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Despite new poll, Cuomo labels license plate furor 'cheap politics'

Even though a just released poll says New Yorkers oppose the state’s plan for new license plates and their $25 fee, Gov. Andrew M. Cuomo on Tuesday rejected as "cheap politics" any notion of a “cash grab” behind the effort.

Instead, he continues to maintain new plates are needed because so many are worn out and unreadable by new electronic toll systems on the Thruway and several toll bridges. And he says opponents are exploiting a genuine need for political purposes, especially since legislation has enabled a $25 fee since 2009.

“Where have you been for the past 10 years?” he asked during a meeting with The Buffalo News editorial board. “If you’re a Republican, you were in the Senate majority. Why have you not lowered it?

“Now all of a sudden you’re outraged,” he added. “How phony.”

A new Siena College poll of 798 registered voters found that by 60% to 31%, New Yorkers oppose the recently announced requirement. An even larger majority, 75% to 23%, think the $25 replacement fee is unfair.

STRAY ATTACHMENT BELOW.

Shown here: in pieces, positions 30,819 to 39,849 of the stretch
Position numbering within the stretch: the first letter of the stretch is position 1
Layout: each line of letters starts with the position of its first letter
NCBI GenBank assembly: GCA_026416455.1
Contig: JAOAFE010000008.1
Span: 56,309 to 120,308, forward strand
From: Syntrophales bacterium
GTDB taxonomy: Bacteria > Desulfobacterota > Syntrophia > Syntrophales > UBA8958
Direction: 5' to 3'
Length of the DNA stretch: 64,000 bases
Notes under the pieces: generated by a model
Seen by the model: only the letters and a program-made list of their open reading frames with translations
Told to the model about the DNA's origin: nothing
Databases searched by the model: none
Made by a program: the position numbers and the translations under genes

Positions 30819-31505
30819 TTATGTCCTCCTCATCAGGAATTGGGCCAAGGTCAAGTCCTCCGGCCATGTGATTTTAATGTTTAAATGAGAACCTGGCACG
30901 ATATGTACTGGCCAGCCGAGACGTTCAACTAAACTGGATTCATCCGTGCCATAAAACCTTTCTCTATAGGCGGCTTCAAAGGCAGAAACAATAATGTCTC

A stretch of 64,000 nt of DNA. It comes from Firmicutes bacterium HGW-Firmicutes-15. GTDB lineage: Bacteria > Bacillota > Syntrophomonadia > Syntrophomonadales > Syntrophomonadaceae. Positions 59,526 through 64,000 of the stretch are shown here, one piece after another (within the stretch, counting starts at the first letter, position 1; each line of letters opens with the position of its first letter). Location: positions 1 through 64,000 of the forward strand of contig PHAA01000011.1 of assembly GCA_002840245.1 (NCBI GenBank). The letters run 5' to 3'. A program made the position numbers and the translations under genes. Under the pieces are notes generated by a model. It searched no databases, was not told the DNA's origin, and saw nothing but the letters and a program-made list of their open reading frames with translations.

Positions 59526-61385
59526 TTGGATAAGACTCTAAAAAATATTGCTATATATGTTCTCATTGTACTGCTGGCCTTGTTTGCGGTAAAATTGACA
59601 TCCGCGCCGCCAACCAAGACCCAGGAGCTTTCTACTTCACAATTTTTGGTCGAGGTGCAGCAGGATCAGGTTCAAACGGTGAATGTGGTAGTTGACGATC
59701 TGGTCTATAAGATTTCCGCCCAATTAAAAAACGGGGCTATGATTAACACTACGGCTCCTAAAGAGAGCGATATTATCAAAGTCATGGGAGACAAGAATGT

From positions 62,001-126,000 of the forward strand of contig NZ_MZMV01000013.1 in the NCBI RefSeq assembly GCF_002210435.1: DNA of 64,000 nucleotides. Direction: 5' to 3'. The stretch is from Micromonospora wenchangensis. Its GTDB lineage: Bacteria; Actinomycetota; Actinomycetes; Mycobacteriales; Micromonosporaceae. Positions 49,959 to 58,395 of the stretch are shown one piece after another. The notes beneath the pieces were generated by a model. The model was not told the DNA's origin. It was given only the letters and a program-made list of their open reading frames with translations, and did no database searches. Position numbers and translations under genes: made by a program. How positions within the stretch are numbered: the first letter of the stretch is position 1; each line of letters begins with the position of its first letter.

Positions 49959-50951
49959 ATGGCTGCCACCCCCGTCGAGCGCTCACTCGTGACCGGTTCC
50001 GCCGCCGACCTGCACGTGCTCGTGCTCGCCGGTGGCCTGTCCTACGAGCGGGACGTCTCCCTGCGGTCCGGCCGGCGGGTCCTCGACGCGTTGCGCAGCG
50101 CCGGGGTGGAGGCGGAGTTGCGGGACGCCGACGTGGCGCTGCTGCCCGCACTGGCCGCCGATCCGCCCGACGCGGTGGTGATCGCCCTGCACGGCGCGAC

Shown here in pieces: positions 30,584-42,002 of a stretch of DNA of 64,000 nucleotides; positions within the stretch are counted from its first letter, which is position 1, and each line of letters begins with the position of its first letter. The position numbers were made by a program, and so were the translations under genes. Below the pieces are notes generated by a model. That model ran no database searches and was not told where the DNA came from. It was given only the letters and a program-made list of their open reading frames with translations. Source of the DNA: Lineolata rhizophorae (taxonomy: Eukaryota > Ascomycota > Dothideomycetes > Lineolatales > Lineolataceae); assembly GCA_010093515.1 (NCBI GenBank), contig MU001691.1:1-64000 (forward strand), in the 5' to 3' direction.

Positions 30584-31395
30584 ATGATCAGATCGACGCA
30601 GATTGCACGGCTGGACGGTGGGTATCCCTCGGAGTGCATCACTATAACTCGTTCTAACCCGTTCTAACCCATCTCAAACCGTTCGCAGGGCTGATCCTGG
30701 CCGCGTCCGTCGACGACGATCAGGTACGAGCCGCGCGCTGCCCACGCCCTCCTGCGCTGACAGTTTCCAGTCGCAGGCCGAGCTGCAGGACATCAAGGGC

But Cuomo made his point by displaying several battered license plates to demonstrate that for many motorists the time for new plates has arrived, and that toll cameras need to read the reflective paint that may now be peeling away.

“Their useful life is 10 years,” he said.

Some Republicans like state Chairman Nicholas A. Langworthy have lambasted the plan as unnecessary and a “stealth tax.”

"It shouldn’t take a poll to tell the governor what is blatantly apparent: New Yorkers are fed up with Albany Democrats incessantly hitting them with new taxes and fees to support their insatiable appetite for spending," Langworthy said late Tuesday.

But the governor on Tuesday labeled the GOP opposition as a “cheap political shot.”

Majority of New Yorkers dislike $25 license plate fee, poll finds

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